Ronald Shurer, Medal of Honor Recipient, 1978-2020

A hero of the Afghan War has succumbed to cancer, aged 41.

EAST RUTHERFORD, NJ – NOVEMBER 10: Medal of Honor recipient Staff Sergeant Ronald J. Shurer II waves to the crowd during the National Football League game between the New York Jets and the New York Giants on November 10, 2019 at MetLife Stadium in East Rutherford, NJ. (Photo by Rich Graessle/Icon Sportswire via Getty Images)

AP (“Medal of Honor recipient dies; saved lives in Afghanistan“):

Former Army Staff Sgt. Ronald Shurer II, who received the Medal of Honor in 2018 for braving heavy gunfire to save lives in Afghanistan, has died of cancer. He was 41.

Miranda Shurer said her husband died Thursday in Sibley Memorial Hospital in Washington, D.C. She said he was diagnosed with cancer three years ago.

Ronald Shurer II received the nation’s highest military honor from President Donald Trump in a formal White House ceremony attended by 250 people.

“He was an amazing man. Obviously, he is known for being an amazing soldier,” Miranda Shurer said. “The same characteristics that made him a great teammate in Special Forces also made him a great husband and a great father and a great friend. He was very loved.”

A native of Fairbanks, Alaska, Shurer was a senior medical sergeant in the special forces on April 6, 2008, when his team encountered machine gun and sniper fire and rocket-propelled grenades from militants.
Shurer stabilized one soldier, then fought his way amid gunfire up a mountain to the lead members of the unit. There, he treated and stabilized four more soldiers. Shurer helped evacuate them. He lowered the wounded down the steep mountainside while using his body to shield them from enemy fire.

After he had loaded the wounded in an evacuation helicopter, Shurer went back up the mountain to fight.

Initially rejected by the military because of a medical condition, Shurer successfully enlisted a year after the terrorist attacks of Sept. 11, 2001. He was promoted from sergeant to staff sergeant in late 2006 and served with the Combined Joint Special Operations Task Force in Afghanistan from late November 2007 to late May 2008. He was honorably discharged a year later.

Shurer then began a career with the Secret Service as a special agent assigned to a field office in Phoenix, Arizona, in September 2009. He was selected for the Secret Service’s counter assault team and assigned to the Special Operations Division in June 2014.

“Today, we lost an American Hero: Husband, Father, Son, Medal of Honor Recipient – Special Agent Ronald J. Shurer II. From a grateful Nation and Agency — your memory and legacy will live on forever,” the U.S. Secret Service said in a tweet.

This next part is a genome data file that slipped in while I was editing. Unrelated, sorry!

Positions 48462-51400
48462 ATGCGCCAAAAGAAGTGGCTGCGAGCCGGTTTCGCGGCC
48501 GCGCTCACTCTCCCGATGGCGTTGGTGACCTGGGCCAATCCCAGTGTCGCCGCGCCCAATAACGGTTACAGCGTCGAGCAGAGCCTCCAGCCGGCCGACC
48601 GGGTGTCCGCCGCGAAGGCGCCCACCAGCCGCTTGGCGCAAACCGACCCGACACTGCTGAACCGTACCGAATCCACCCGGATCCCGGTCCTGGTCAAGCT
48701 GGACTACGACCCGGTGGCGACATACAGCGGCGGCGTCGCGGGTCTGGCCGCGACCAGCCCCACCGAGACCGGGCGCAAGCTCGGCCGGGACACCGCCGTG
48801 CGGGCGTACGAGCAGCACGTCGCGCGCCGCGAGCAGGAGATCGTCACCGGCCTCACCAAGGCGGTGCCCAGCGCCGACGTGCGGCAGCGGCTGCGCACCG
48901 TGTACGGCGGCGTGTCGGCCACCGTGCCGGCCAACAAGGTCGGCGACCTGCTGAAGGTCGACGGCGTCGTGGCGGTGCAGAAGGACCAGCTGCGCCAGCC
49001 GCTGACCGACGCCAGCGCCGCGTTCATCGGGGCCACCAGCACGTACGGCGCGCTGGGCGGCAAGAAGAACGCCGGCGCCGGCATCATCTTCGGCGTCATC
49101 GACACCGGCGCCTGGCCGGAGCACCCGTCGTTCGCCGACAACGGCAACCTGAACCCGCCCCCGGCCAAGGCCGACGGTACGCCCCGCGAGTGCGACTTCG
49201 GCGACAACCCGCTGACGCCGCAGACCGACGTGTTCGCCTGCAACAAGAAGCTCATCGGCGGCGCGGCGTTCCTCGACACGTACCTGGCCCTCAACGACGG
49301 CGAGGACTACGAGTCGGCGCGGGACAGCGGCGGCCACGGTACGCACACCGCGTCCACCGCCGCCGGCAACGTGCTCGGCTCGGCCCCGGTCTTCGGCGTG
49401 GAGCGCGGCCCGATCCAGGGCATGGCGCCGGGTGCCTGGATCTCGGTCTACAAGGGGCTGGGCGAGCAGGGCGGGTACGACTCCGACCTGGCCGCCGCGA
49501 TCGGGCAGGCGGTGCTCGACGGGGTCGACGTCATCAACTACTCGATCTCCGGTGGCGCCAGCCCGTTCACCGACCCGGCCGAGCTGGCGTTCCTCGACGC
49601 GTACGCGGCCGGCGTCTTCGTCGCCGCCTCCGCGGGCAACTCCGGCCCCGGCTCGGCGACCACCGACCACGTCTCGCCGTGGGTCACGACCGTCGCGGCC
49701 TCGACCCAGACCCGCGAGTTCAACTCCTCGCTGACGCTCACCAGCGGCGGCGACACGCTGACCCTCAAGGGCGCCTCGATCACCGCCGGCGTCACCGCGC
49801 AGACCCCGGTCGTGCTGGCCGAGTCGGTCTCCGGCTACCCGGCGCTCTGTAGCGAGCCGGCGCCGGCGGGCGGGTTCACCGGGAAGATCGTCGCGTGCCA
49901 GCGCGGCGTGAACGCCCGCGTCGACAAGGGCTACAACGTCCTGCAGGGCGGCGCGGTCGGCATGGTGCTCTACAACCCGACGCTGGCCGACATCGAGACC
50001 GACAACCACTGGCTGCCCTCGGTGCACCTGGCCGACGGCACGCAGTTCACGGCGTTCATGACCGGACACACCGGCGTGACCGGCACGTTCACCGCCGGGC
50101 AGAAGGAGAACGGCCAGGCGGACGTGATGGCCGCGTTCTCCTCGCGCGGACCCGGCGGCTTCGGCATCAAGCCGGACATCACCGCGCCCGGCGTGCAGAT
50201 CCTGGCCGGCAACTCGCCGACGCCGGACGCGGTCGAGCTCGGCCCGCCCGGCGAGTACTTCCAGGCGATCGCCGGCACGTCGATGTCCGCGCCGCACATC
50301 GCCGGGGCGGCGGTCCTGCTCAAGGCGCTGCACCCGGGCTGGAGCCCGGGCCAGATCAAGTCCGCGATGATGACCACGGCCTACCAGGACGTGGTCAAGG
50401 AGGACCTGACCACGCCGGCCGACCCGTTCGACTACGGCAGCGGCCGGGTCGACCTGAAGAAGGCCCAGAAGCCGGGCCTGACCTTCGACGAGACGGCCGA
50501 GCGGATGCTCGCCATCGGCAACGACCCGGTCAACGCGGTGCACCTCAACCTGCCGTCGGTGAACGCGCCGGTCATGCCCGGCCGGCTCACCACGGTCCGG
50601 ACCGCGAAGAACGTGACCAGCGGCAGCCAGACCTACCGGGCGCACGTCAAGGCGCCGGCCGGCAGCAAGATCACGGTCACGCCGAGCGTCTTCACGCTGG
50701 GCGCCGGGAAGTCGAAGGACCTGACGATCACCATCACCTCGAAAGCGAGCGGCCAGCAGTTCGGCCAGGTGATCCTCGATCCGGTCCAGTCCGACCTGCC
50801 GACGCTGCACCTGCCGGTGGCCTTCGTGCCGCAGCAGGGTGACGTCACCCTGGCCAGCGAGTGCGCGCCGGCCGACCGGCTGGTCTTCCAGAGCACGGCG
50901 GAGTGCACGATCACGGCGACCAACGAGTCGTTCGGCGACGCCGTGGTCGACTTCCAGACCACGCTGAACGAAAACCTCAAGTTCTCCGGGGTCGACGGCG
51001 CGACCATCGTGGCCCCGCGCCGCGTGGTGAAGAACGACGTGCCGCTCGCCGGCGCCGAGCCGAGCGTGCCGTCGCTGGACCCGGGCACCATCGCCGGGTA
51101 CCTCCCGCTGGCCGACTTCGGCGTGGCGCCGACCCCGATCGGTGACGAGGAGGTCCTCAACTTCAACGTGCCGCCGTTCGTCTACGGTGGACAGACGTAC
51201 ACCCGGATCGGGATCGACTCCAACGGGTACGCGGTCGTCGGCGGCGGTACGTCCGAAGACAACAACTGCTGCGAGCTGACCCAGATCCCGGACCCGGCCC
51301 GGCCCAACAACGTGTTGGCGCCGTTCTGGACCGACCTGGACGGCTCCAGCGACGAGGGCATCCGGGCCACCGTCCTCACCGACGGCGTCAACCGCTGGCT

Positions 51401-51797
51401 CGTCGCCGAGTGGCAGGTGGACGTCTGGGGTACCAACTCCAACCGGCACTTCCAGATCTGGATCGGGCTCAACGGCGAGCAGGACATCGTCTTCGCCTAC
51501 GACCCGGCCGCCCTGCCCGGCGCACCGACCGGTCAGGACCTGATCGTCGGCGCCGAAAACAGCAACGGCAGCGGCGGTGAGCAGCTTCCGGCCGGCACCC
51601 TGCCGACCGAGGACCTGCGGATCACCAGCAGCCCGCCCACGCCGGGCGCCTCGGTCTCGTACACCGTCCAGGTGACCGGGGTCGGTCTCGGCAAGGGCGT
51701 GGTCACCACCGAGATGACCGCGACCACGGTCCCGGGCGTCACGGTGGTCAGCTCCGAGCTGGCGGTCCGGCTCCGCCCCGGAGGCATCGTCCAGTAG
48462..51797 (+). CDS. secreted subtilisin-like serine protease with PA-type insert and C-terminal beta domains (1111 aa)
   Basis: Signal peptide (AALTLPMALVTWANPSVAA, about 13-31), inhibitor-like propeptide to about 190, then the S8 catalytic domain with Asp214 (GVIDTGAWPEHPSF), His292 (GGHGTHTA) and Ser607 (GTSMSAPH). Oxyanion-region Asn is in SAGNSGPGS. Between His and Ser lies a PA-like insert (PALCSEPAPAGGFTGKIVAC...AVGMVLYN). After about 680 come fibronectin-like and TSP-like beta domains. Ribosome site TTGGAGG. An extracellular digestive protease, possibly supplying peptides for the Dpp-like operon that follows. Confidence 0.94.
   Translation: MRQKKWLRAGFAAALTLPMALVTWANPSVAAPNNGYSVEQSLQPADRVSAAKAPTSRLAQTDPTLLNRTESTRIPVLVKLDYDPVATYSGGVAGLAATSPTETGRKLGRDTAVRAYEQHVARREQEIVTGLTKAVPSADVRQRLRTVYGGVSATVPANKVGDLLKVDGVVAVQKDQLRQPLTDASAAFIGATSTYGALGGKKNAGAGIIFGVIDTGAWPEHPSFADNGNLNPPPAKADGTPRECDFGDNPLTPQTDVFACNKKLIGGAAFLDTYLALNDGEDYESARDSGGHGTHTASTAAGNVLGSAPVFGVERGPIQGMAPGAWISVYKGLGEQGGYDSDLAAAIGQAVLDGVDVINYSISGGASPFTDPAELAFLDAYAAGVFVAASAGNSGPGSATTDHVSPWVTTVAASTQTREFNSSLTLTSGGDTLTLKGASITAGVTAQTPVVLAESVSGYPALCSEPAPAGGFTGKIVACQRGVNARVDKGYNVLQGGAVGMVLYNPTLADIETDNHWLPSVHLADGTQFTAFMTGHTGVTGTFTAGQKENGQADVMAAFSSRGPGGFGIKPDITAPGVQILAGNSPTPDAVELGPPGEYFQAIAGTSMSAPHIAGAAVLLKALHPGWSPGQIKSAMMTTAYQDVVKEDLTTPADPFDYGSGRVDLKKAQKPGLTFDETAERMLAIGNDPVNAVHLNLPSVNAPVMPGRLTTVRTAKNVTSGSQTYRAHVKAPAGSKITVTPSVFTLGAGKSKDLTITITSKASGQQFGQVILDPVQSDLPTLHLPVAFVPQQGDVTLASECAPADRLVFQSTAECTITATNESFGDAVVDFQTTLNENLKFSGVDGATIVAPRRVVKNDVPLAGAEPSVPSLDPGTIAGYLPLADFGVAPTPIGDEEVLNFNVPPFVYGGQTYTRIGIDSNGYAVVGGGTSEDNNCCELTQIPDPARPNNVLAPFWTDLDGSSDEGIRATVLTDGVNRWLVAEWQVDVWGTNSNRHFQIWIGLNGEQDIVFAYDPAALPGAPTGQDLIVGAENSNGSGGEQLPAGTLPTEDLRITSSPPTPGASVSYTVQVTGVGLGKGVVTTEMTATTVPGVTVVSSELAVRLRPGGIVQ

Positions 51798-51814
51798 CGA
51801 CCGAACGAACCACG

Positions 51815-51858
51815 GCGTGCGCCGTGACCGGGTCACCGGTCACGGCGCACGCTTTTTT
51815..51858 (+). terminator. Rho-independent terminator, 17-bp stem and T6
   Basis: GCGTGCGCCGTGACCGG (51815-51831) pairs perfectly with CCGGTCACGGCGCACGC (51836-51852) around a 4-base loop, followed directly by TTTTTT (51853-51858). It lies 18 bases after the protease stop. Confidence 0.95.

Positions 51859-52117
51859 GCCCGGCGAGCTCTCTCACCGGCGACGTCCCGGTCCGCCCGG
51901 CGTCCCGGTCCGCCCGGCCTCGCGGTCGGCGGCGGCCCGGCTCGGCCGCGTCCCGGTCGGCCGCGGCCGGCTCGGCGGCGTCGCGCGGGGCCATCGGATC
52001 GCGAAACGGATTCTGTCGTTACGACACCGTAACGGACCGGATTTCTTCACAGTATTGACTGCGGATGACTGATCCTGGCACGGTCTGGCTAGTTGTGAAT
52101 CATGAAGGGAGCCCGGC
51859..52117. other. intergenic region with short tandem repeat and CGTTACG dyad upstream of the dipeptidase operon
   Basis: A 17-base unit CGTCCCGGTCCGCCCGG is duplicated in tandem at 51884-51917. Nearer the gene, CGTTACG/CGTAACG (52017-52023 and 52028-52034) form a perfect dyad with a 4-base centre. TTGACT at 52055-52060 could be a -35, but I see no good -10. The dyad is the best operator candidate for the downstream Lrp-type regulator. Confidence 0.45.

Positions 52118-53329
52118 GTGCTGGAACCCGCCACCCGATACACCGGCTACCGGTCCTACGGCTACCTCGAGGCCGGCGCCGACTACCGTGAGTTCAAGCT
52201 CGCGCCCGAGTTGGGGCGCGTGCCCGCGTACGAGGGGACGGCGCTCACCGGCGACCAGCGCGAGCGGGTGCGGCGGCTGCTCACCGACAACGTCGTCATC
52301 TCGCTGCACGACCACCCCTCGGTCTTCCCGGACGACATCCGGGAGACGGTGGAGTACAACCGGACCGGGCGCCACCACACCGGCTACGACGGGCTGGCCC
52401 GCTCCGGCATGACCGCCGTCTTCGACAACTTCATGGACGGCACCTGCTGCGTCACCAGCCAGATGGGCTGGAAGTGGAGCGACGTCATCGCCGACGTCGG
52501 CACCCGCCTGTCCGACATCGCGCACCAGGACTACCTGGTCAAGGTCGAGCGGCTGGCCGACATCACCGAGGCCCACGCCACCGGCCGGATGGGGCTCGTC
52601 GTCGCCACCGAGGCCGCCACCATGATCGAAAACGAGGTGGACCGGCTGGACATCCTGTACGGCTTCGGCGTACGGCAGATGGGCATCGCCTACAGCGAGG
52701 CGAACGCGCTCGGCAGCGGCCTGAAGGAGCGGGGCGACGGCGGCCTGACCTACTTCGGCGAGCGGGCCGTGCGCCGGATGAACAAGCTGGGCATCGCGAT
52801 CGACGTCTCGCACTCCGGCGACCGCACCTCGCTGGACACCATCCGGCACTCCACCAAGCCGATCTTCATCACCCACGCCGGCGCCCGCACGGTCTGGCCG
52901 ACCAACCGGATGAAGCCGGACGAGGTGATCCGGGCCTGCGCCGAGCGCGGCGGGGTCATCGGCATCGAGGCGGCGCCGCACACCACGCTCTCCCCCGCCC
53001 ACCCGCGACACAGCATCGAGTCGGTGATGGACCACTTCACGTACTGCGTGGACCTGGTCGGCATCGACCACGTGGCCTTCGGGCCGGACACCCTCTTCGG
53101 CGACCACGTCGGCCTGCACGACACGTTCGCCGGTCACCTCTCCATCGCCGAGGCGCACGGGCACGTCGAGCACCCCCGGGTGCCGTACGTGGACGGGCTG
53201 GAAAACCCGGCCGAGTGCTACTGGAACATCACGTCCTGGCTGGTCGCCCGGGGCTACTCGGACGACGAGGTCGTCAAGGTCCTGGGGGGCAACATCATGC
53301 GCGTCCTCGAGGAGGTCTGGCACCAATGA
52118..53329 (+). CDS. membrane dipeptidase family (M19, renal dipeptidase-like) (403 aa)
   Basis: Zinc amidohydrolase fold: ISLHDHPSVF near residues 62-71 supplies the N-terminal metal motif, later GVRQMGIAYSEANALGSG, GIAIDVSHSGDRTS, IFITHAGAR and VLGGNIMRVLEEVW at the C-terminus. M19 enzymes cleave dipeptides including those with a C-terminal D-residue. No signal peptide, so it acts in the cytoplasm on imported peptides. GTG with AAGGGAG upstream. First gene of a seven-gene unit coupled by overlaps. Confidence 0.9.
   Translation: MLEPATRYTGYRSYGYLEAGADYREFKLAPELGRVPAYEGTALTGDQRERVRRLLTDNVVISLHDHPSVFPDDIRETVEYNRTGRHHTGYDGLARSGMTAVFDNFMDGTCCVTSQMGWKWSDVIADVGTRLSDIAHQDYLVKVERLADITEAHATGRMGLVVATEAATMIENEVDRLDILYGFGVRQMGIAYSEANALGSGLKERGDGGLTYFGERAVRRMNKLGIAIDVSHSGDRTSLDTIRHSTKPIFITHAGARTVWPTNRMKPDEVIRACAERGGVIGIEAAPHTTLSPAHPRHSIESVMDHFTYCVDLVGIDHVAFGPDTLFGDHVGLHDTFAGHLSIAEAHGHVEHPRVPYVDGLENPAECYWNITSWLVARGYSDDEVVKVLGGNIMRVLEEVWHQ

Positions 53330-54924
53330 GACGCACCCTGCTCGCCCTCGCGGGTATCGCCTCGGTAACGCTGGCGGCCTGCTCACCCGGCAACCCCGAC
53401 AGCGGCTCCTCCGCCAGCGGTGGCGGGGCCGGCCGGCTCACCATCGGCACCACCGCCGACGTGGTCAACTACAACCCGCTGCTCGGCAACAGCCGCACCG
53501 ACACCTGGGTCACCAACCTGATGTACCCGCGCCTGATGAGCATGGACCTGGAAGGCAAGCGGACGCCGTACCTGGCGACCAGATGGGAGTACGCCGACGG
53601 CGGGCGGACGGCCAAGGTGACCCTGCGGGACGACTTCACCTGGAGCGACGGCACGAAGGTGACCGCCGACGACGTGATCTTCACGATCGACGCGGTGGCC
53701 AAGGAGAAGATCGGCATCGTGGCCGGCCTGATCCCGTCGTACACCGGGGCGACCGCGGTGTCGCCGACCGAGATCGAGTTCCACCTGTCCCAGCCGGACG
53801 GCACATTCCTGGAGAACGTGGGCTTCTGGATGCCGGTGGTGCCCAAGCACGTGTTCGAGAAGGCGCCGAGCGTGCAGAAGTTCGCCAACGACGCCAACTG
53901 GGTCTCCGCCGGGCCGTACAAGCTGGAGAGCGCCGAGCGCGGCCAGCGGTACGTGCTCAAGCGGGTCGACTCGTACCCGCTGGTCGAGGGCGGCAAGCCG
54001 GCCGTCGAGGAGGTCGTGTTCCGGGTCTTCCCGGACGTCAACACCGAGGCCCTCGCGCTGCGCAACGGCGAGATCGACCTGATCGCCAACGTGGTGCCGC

Sad news, indeed.

That he went on to serve as an operator with the Secret Service rather than staying in the Army is interesting. That they lauded his passing in a tweet is, I suppose, a sign of the times.

While I recall Shurer’s receiving the award from President Trump, we somehow failed to document the event here at OTB. Only 24 men have received our nation’s highest military honor since the 9/11 attacks launched wars that have been ongoing for nearly two decades now. Shurer was one of only 14 to live to have the President hang it around his neck.

Despite its incredible rarity even on a per-deployed basis compared to earlier wars, none of them are household names.

FILED UNDER: Military Affairs, Obituaries
James Joyner
About James Joyner
James Joyner is a Security Studies professor at Marine Corps University's Command and Staff College and a nonresident senior fellow at the Scowcroft Center for Strategy and Security at the Atlantic Council. He's a former Army officer and Desert Storm vet. Views expressed here are his own. Follow James on Twitter @DrJJoyner.

Comments

  1. CSK says:

    “…while using his body to shield them from enemy fire.” Hero is the word. RIP.

    ReplyReply
  2. Sleeping Dog says:

    Goodspeed Ronald Shurer

    ReplyReply
  3. Michael Reynolds says:

    @CSK:
    Greater love hath no man than this, that a man lay down his life for his friends.

    I hate that we’ve devalued the word, ‘hero.’ My daughter is an essential worker in a grocery store. I’m proud of her. But she is not using her body to shield wounded soldiers from enemy fire. Same when fans tell me I’m their hero. No, I’m a guy who figured out how to get paid for entertaining you. No heroism involved.

    It sucks that this actual hero didn’t get to live the life he deserved. It’s a tragedy, another overused word.

    ReplyReply
  4. CSK says:

    @Michael Reynolds:
    Yes indeed.

    ReplyReply

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